Skip to main content

Family Planning Services

Volume 175: debated on Wednesday 27 June 1990

The text on this page has been created from Hansard archive content, it may contain typographical errors.

To ask the Secretary of State for Health if he has any plans to improve the family planning service provided by (a) general practitioners, including women doctors and (b) health authorities; and if he will make a statement.

[pursuant to her reply, 19 June 1990, column 508]: People should be free to choose their source of family planning advice. We look to all health authorities to provide a full range of family planning services to meet the particular needs and preferences of the local population and to strike a proper balance between services provided by specialist clinics and general practitioners. Ninety eight per cent. of general practitioners provide family planning services and advice. Women have increasingly turned to GPs for planning and advice so that now about two thirds of the 4 million people who make use of the service each year in England go to their general practitioners.The letter to regional general managers referred to in my earlier reply, a copy of which has been placed in the Library, reaffirms previous guidance on family planning services. This particularly emphasised the need to give choice to encourage full take up, the need for separate, less formal, arrangements for young people and their wider health role for instance in cervical smear testing.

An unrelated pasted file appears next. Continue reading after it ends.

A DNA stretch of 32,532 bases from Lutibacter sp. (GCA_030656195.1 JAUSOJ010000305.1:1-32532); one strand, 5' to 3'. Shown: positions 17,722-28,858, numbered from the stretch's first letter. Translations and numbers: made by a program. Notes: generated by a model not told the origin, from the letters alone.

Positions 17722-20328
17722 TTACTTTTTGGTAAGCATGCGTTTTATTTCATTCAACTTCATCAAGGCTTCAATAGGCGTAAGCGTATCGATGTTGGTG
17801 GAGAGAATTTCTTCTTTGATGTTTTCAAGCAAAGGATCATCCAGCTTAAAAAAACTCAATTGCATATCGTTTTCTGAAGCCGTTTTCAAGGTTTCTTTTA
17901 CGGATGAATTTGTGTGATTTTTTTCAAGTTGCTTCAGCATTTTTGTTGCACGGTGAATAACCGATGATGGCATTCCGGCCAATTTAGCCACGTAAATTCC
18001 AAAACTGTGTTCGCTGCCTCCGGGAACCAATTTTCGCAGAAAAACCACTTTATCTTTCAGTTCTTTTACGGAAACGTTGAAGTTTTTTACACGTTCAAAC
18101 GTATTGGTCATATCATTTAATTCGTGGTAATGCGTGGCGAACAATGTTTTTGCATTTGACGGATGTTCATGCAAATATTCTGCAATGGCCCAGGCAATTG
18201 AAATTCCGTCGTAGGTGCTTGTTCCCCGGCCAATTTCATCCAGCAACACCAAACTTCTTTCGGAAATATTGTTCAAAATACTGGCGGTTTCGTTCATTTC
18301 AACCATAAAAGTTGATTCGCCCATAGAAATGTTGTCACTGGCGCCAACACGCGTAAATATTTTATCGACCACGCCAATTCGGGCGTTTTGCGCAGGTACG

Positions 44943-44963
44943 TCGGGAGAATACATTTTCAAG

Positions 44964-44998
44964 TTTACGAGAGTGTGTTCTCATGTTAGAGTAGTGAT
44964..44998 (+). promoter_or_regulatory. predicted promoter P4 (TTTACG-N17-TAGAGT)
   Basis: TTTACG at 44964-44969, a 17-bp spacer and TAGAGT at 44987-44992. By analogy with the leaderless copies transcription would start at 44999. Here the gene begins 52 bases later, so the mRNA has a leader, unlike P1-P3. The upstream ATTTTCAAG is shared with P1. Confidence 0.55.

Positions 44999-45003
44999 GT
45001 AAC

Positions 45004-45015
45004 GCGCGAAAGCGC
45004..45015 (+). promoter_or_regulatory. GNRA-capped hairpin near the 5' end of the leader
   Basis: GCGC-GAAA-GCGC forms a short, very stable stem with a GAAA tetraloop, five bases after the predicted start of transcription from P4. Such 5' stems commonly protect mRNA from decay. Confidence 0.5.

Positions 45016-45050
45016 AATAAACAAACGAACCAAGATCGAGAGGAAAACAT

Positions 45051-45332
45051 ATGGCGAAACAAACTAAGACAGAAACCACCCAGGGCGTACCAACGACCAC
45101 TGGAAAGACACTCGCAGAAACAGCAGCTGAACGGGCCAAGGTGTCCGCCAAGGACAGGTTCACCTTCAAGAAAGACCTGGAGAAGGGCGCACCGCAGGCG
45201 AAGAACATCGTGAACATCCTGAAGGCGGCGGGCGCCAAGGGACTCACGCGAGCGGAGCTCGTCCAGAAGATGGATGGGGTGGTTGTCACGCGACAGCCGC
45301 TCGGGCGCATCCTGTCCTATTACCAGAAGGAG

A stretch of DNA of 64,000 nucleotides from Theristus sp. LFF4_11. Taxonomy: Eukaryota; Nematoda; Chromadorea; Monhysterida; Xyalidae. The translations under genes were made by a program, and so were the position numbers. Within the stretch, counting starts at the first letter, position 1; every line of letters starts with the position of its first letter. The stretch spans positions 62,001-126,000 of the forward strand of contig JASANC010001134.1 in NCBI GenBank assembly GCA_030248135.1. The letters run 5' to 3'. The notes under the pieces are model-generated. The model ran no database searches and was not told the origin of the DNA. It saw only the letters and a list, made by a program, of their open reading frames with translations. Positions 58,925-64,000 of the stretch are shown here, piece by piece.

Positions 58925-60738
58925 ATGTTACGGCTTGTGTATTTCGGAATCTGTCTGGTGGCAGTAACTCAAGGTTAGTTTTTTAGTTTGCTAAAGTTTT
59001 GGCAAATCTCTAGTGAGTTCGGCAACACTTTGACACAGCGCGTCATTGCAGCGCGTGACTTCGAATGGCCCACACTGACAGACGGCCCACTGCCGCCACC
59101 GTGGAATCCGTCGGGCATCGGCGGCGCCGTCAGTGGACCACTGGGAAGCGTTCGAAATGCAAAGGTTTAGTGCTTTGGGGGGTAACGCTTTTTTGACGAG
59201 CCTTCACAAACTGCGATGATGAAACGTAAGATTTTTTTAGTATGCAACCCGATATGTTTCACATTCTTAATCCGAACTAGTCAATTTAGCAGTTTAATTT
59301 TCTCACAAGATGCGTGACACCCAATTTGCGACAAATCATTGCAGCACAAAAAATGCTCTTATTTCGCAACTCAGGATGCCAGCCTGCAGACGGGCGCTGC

Spending on NHS family planning services has increased in recent years. Annual spending on NHS family planning services has risen from £37·7 million in 1979 to £90·3 million in 1987–88.